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GIS PC laptop specs for ArcGIS

Suburb Repairman

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Need a little help here...

I need to come up with the specs I think we need to run ArcGIS on a PC laptop EFFECTIVELY (or at least as effective as ArcGIS ever is), because we all know the specs ESRI puts on the box as the bare minimum lead to endless battles with the blue screen of death. The only major extension we plan to get at this point is spatial analyst, though I'll be loading up a few of my freebie favorites.

IT gave me the stink-eye when I submitted a request for a MacBook Pro with some extra bells & whistles.
 

JimPlans

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Well, my first thought would be to get a 64 bit environment. Even though ArcGIS isn't (yet?) a 64 bit program, there are memory advantages to a 64 bit system, especially if you want to run a high-end graphics card. You probably want to spec out a workstation vs a regular desktop, unless you want to actually spec your own pwer supply, motherboard, etc.

I think you want lots of memory. Although the 32 bit process can only use the max memory that any 32 bit windows process can address (3GB), you can have more memory than that available to the system (up to 128 GB vs. up to 4 GB). One issue, as far as I understand it, is that 64 bit processes need more memory than 32 bit processes, so you will actually need more memory to do the same thing. So, maybe 8 GB?

Will you need a high-end graphics card? That I'm not sure of. Probably any decent stand-alone graphics card with its own on-board memory (as opposed to integrated video) would be preferable, and all workstations that I know of come with real video cards. So, maybe 256MB of video memory?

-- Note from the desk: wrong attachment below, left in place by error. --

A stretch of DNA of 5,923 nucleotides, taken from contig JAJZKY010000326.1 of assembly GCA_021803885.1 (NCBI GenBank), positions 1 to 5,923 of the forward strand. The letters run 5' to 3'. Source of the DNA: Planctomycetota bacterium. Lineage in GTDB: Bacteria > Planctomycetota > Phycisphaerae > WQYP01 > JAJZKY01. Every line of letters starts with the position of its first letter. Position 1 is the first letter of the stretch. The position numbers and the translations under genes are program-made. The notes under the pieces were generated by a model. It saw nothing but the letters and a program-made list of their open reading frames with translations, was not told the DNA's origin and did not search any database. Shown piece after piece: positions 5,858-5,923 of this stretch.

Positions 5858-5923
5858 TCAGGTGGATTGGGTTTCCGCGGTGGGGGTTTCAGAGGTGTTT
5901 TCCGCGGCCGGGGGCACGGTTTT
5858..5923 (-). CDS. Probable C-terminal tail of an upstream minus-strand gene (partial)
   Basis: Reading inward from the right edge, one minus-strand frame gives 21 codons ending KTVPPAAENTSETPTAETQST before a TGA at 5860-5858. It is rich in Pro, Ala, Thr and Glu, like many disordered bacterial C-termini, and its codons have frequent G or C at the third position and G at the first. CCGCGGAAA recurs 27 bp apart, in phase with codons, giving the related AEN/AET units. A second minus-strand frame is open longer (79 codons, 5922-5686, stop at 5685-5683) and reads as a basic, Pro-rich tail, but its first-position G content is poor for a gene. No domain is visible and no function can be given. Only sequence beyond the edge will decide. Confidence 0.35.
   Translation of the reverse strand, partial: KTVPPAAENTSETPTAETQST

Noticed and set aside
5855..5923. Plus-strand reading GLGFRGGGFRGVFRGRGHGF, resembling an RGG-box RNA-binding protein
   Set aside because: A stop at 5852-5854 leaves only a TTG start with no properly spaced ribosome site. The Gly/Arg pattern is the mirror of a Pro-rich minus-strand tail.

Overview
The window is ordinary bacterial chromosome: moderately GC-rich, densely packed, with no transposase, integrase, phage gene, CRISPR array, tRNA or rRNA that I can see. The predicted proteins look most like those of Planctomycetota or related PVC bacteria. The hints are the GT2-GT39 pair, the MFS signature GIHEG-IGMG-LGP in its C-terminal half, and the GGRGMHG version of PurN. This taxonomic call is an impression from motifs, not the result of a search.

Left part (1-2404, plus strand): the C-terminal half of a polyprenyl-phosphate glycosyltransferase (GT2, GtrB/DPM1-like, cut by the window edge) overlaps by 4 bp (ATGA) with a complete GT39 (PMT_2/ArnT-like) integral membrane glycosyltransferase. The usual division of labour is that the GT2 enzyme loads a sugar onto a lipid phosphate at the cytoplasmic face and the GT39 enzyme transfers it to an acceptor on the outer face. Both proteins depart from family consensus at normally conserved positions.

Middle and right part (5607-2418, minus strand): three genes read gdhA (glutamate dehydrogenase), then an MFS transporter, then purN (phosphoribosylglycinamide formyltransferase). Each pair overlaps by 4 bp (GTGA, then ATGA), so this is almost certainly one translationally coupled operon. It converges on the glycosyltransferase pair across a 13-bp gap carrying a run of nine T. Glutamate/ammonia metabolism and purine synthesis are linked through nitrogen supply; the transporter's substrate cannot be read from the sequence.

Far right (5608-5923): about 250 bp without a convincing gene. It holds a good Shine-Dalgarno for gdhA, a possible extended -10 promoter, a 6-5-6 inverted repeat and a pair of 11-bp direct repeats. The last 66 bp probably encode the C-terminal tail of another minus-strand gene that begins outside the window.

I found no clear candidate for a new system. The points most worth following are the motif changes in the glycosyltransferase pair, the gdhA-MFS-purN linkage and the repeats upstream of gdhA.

Drives, drives, drives! Will you be using an external database to serve your GIS data? If not, I suggest large, fast hard drives, perhaps with RAID 1 so you won't lose any of that precious data. Or with RAID 0, for faster performance but less fault tolerance? Or RAID 10, for both? Hey, all it takes is money. RAID 10 requires 4 disks, minimum, while RAID 0 or 1 only requires two. Me, I would go with RAID 1 (in addition to offsite backup, of course). So, two 500 MB drives?

Processor - the faster the better. Here I'm torn. ArcGIS isn't smart enough to use multiple processes, so multiple processors/cores aren't necessary. But, you can run multiple instances of ArcGIS, each on its own process/core, so in that case the multiple processors/cores are useful. I think a high-end dual core processor would be sufficient. I'm not convinced that you need an actual "workstation" processor like a Xeon. You should be able to get by with a Core Duo.

Monitor - some think the bigger, the better. I find 20 inch monitors to be sufficient, and I only use one. But that's me.

So, maybe $3,000 for a Xeon workstation, and maybe $2,500 for a Core Duo? Sounds fair to me.
 

JMplanner

Cyburbian
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For everybodys reference this is where ESRI's system requirements are.

At work, i am running a Dell Optiplex GX620.

Specs are
Intel Pentium D 3.2 GHZ (dual core)
2 gigs of ram
IDE hard drive
Integrated Intel Media Accelerator 950 with SHARED memory